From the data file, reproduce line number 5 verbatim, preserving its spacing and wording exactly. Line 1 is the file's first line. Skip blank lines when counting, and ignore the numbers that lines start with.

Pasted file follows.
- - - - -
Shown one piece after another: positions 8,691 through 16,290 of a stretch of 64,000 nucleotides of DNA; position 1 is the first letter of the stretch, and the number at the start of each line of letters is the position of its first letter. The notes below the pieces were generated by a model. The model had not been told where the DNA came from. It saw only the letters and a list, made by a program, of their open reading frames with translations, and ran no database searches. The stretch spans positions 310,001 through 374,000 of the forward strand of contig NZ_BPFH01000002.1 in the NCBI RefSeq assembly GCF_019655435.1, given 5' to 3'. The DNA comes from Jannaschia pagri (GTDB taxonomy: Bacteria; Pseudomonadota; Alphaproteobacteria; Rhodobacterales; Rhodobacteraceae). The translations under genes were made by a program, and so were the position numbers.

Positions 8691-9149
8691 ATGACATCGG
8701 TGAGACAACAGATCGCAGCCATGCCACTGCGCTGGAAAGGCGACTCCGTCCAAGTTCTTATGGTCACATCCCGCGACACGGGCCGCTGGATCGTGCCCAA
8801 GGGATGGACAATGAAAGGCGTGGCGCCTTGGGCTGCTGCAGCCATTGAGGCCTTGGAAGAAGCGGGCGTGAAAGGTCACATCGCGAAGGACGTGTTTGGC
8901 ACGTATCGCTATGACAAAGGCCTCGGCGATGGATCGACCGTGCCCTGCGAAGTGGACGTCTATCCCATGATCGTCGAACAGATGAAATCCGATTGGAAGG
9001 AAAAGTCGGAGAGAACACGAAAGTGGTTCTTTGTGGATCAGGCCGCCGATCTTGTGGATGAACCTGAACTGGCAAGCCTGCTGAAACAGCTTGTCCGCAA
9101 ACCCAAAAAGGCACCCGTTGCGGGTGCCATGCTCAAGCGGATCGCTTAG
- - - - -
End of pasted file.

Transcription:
8801 GGGATGGACAATGAAAGGCGTGGCGCCTTGGGCTGCTGCAGCCATTGAGGCCTTGGAAGAAGCGGGCGTGAAAGGTCACATCGCGAAGGACGTGTTTGGC